Turley adds that as your child gets closer to their teen years, seeing a doctor regularly can make them more comfortable with them. “It lets them know they can talk to their physician about different things as they enter that age of sexual health, including mental health stuff they may not want to talk about in front of their parents,” she explains.
To make a doctor’s visit easier on everyone, it’s a good idea to prepare your kid ahead of time. “We often encourage families to talk about the appointment with their children at home and explain what might happen to ensure that they feel comfortable and know what to expect,” explains Orkin. Tell them that the doctor may listen to their heart, look in their ears and examine their genitals.
During the appointment, Turley suggests encouraging kids from an early age to speak for themselves. “It’s almost like you’re teaching your kids that this is what happens when you go to the doctor,” she says. “The doctor is going to ask you some questions and you’re going to answer them as best as you can. That sort of socializes them to the idea that when you go to the doctor, you say what’s on your mind and what’s wrong with you, so the doctor can figure out what the issue is.”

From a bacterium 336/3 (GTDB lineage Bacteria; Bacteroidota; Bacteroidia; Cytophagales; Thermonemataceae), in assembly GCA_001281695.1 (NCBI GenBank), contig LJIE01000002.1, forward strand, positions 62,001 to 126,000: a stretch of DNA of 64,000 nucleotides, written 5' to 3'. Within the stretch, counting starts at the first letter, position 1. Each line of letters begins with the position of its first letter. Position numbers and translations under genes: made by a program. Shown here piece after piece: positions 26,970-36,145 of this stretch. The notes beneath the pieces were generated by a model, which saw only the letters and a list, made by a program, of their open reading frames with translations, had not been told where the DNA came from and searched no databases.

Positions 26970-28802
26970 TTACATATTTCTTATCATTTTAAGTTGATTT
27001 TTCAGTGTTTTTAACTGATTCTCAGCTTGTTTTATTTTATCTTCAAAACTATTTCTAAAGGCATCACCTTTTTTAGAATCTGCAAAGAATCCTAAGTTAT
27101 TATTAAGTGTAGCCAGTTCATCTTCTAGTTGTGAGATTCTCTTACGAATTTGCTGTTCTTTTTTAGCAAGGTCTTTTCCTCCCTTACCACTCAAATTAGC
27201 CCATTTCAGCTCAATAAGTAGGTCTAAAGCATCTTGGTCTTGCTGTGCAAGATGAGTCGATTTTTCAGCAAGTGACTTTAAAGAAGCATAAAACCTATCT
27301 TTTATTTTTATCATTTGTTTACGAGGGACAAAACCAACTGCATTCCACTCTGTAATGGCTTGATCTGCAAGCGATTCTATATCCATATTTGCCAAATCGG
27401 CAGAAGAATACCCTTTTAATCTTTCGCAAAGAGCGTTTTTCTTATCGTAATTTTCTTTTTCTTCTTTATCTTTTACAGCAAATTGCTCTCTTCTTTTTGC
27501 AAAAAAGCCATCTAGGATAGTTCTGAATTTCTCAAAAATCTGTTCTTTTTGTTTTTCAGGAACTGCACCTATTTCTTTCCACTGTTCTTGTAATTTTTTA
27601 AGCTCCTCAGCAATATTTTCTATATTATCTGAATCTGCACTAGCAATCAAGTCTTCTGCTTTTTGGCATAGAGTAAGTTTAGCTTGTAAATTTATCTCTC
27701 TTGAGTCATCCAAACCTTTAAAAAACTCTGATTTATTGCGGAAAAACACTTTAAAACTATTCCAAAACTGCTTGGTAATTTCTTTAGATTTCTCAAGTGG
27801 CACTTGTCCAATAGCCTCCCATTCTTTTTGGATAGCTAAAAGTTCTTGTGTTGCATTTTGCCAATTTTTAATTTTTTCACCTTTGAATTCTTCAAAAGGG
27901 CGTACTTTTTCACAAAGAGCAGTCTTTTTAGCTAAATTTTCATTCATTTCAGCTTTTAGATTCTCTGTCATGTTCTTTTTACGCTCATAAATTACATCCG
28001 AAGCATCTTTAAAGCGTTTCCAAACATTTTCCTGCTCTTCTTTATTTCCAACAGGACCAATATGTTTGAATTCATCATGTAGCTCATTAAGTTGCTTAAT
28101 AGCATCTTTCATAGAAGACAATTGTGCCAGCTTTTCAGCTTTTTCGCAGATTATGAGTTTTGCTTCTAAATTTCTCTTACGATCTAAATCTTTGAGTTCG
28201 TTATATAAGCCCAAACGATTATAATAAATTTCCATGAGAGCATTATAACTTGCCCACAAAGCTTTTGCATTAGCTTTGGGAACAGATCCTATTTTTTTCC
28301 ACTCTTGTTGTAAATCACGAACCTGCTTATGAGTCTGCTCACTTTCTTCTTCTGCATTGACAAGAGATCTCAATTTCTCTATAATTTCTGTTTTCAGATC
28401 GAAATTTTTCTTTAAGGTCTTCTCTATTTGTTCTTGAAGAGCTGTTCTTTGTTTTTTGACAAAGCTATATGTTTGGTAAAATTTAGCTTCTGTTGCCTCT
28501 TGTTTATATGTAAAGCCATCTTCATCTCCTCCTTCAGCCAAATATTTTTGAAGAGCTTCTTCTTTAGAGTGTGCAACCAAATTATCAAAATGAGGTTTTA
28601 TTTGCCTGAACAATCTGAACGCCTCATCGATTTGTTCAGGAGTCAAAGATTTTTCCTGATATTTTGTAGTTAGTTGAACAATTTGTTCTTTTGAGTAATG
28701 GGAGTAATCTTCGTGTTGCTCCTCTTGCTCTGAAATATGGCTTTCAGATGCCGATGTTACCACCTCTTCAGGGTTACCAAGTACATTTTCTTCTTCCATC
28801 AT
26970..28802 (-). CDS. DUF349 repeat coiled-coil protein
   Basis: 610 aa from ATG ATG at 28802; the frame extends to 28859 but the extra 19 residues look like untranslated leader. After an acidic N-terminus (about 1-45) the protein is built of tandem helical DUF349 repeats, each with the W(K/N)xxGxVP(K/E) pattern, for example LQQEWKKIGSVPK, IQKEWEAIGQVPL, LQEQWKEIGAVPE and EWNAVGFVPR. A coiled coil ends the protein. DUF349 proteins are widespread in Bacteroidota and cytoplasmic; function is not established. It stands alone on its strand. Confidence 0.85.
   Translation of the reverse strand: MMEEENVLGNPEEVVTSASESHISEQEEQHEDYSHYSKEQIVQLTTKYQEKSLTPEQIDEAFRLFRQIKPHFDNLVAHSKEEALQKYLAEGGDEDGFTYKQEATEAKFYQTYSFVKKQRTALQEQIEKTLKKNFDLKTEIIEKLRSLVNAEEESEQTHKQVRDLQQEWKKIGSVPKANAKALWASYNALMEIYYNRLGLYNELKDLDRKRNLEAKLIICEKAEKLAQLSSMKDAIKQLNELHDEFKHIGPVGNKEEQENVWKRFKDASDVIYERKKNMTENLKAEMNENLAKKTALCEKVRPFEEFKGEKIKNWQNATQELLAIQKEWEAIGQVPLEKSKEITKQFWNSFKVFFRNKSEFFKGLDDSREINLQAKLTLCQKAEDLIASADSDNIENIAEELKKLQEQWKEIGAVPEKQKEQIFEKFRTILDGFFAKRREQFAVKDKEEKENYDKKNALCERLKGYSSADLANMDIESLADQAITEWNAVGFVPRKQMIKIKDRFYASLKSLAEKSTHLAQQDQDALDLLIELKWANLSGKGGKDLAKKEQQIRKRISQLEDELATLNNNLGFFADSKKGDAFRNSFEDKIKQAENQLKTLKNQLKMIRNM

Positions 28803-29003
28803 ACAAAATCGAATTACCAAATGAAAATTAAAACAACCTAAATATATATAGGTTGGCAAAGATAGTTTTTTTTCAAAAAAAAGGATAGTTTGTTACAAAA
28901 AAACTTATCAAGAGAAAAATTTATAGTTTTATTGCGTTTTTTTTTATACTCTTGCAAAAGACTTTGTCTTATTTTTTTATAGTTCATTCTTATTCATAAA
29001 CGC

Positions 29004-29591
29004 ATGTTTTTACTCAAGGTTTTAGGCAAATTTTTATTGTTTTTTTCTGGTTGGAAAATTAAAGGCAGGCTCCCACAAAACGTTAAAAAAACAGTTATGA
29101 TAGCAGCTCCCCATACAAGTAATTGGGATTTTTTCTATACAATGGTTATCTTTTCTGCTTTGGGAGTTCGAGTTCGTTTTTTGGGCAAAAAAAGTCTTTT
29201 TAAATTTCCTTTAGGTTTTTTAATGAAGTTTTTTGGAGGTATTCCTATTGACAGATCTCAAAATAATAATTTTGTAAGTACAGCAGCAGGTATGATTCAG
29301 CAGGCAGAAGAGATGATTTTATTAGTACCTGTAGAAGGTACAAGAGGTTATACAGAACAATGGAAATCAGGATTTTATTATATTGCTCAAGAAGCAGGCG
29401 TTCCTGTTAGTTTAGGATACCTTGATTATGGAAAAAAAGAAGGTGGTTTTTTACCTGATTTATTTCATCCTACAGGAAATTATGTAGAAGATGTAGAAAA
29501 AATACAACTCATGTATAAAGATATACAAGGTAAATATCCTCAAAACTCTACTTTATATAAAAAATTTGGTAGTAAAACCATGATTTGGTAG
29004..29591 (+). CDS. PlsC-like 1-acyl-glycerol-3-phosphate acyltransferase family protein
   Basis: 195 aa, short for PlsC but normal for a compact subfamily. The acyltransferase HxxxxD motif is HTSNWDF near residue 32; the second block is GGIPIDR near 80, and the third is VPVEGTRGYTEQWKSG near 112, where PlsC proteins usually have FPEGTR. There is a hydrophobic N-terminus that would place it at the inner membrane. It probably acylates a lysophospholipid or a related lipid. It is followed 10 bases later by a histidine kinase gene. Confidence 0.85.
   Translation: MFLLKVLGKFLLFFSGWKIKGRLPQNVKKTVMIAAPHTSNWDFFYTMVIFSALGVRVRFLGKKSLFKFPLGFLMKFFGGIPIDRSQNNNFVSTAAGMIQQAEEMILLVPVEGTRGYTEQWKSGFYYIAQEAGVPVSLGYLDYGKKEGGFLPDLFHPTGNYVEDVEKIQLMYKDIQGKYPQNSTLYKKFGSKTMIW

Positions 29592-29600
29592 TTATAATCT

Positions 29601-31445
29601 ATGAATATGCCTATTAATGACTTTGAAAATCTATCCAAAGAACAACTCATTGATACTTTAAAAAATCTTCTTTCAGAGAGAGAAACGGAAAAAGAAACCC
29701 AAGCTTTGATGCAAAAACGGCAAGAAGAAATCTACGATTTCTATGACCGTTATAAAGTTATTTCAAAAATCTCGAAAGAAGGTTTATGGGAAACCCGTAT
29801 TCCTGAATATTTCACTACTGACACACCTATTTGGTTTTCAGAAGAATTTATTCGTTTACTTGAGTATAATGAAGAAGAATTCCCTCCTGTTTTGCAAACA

It’s a good idea to keep a running list of questions you want to ask and bring that in for the visit. If you don’t go to the same healthcare provider every year (for example, if you don’t have a regular family physician), take a picture of any medications your child takes and bring it in, along with your child’s immunization records. If you see the same healthcare provider regularly but your child was prescribed medication at an urgent-care facility, it’s important to let your provider know so they can add it to their records.
Starting at the age of 12 or 13, Turley recommends allowing children to be alone with the doctor for part of the visit. “The doctor will invariably ask them some embarrassing things that they won’t want to talk about in front of their parents,” she explains. “Even at 12 or 13, we start to ask about sexual behaviour and substance use and if everything is OK at home. You want the child to be able to talk about those things freely.”
There really is no right or wrong time to book a check-up for your child, says Orkin. “It depends on the family and their own needs,” she explains. “Many families choose to go before school starts to talk about social and emotional development or readiness for school. Other people prefer to go at the end of the year to talk about any learning challenges or concerns that came up.” A number of people take their kids in when it’s time to get flu vaccines, she notes. Turley agrees that the timing is totally up to the parent but says that she sees lots of her school-aged patients for check-ups during winter, March and summer breaks, which means they don’t miss school. For younger kids, Orkin suggests avoiding scheduling the appointment during naptime and bringing something for them to play with in the waiting room. Whatever time you choose, make it one that’s easy for you to remember, whether that means lining it up with their birthday or some other event. I know I’ll continue to make the effort—I believe healthcare practitioners should be part of the village that helps you raise a healthy and happy kid, and they can’t do that if they don’t see them often enough.